Sunday, 17 December 2017

MOYSHE NOTOVITSH

MOYSHE NOTOVITSH (1912-1968)
            He was born in Berdichev, Ukraine.  He graduated middle school and the literature department of Odessa Jewish Pedagogical Institute.  He was a literary critic.  He debuted in print in 1932.  In 1938 he defended a dissertation on the life and work of the classic Yiddish writer Yitskhok-Yoyel Linetski at the Lenin Pedagogical Institute in Moscow.  The dissertation was later published as a separate volume: Yitskhok-yoyel linetski (Yitskhok-Yoyel Linetski) (Moscow: Emes, 1939), 61 pp.  In 1945 he was a contributor and secretary of the department of Yiddish literature and art at the Moscow Yiddish theater studio, directed by Shloyme Mikhoels.  He lectured as well at the Odessa and Kiev Pedagogical Institutes.  He was also employed by the Yiddish radio in Moscow and was a member of the local anti-fascist committee.  He published reviews and essays about writers and books in Moscow’s Eynikeyt (Unity), newspaper of the anti-fascist committee.  In 1945 he completed in manuscript a book entitled Literarishe portretn (Literary portraits).  In 1949, he moved to Kazan, where for the last twenty years of his life he worked as a lecturer at Kazan Pedagogical Institute, teaching Russian and Western European literature.  He contributed literary criticism to Sovetish heymland (Soviet homeland) 2 and 3 (1961) in Moscow.  In that journal, he published a series of works on Soviet Yiddish writers: M. Viner, M. Grubyan, M. Litvakov, Yashe Bronshteyn, L. Kvitko, and others.  In book form: Kritik un kritiker (Criticism and critics) (Moscow: Sovetski pisatel, 1983), 63 pp.  He died in Kazan.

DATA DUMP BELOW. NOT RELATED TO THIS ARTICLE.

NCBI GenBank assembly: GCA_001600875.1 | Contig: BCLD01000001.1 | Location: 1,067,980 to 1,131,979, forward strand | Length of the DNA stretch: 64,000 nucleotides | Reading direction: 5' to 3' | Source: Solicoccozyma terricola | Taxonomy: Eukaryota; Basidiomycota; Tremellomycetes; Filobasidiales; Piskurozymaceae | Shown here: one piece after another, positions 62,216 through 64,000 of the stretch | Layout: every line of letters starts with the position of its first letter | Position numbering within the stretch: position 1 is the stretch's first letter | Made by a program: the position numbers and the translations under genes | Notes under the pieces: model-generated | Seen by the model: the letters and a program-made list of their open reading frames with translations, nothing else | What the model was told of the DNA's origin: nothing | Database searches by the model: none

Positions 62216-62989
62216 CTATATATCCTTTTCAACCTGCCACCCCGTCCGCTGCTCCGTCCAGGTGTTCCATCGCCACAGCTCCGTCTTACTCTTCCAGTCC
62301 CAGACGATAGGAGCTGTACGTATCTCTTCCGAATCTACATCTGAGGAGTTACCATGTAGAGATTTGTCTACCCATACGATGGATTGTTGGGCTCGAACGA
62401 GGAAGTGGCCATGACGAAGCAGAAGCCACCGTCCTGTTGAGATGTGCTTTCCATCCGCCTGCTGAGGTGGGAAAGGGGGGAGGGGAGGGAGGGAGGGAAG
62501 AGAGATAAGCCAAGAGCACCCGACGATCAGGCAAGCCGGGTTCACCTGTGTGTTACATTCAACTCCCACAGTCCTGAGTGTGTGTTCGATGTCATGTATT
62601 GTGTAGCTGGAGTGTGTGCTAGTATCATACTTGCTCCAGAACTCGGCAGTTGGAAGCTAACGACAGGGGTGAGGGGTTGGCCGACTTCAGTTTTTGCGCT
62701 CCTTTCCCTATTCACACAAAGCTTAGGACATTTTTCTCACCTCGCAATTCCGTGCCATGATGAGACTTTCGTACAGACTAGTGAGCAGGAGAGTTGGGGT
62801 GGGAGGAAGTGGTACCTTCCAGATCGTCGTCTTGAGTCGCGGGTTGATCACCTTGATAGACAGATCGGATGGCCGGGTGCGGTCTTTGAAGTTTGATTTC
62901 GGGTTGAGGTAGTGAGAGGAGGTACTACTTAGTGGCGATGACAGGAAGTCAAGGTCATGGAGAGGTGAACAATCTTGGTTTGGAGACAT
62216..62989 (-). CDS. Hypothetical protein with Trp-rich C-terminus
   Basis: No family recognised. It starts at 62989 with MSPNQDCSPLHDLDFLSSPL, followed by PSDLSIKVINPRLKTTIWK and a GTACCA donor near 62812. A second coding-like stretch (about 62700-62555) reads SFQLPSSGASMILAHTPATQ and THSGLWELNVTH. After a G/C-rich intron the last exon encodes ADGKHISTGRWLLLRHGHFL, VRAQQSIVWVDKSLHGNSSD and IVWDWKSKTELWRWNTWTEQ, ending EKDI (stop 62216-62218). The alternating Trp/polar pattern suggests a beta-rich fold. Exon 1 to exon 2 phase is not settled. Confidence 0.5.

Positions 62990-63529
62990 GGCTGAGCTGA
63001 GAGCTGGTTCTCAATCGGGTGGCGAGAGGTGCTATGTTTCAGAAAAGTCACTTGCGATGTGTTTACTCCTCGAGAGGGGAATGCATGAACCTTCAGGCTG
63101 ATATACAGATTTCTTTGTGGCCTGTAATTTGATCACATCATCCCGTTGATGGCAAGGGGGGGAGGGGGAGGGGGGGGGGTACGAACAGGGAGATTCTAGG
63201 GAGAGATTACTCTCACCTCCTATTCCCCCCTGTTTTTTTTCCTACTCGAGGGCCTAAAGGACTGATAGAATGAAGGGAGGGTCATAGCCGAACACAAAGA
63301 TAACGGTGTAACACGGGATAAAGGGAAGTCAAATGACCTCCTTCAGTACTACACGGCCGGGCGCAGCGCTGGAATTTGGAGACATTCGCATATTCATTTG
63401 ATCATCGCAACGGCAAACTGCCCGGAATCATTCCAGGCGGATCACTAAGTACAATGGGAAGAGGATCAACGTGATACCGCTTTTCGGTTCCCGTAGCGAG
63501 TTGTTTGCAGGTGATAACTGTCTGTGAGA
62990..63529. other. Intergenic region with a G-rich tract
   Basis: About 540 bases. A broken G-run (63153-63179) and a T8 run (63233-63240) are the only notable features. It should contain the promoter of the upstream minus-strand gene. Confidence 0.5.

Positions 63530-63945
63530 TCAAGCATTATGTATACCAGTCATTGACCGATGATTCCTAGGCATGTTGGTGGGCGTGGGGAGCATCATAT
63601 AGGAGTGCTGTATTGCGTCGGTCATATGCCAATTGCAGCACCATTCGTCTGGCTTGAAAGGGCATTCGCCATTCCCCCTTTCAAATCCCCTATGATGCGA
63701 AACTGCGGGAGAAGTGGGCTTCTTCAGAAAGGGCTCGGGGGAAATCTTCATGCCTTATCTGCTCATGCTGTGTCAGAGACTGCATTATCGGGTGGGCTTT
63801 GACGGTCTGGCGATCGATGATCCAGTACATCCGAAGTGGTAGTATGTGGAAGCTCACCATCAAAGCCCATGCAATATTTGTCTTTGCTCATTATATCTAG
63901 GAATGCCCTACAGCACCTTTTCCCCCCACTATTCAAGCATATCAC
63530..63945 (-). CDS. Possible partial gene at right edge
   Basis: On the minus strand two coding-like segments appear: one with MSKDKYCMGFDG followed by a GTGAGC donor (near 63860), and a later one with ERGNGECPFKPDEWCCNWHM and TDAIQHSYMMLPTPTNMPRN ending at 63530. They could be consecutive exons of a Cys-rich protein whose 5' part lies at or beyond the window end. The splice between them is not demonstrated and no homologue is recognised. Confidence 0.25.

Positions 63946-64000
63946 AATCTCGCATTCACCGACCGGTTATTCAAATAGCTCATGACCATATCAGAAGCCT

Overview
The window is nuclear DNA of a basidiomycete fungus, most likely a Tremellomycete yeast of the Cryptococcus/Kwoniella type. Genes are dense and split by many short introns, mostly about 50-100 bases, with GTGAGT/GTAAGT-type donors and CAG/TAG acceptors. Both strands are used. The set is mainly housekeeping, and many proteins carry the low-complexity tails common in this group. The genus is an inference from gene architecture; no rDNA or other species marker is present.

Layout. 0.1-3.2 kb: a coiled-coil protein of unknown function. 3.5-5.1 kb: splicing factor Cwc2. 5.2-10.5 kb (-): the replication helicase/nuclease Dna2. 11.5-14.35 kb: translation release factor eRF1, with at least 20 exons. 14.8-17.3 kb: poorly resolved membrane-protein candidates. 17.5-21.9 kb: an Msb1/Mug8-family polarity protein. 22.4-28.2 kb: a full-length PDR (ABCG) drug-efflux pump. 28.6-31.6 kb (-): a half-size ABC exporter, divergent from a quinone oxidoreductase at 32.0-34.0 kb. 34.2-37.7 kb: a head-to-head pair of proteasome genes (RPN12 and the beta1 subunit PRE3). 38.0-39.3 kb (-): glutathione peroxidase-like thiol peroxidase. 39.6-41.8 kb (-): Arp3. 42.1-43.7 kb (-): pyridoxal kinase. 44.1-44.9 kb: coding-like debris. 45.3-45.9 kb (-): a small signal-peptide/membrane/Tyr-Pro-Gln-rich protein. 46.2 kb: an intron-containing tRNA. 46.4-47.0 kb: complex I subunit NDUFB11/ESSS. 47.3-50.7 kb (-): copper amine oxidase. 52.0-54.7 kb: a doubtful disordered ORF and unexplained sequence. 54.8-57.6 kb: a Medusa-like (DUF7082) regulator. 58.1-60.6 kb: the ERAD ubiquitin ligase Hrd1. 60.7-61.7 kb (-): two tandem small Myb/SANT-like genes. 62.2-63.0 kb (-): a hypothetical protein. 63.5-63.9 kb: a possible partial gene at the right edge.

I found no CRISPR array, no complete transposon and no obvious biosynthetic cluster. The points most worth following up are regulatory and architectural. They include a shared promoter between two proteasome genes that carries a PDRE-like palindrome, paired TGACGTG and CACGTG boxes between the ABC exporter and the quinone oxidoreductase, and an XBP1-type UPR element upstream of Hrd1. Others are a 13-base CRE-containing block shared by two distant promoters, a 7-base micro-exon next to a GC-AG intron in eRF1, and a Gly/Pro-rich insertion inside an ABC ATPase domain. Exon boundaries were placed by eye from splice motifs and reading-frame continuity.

Sources: A. Pomerants, Almanakh fun yidishn folks-ordn (Almanac of the Jewish people’s order) (New York, 1940), p. 287; A. Kushnirov, in Naye prese (Paris) (July 27, 1945); B. Mark, in Folks-shtime (Lodz) 49 (1947); Y. Yanasovitsh, in Di naye tsayt (Buenos Aires) (October 22, 1953); N. Mayzil, Dos yidishe shafn un der yidisher shrayber in sovetnfarband (Jewish creation and the Jewish worker in the Soviet Union) (New York, 1959), see index; Chone Shmeruk, comp., Pirsumim yehudiim babrit-hamoatsot, 1917-1961 (Jewish publications in the Soviet Union, 1917-1961) (Jerusalem, 1961), see index.
Benyomen Elis

[Additional information from: Berl Kagan, comp., Leksikon fun yidish-shraybers (Biographical dictionary of Yiddish writers) (New York, 1986), col. 387; and Chaim Beider, Leksikon fun yidishe shrayber in ratn-farband (Biographical dictionary of Yiddish writers in the Soviet Union), ed. Boris Sandler and Gennady Estraikh (New York: Congress for Jewish Culture, Inc., 2011), pp. 246-47.]


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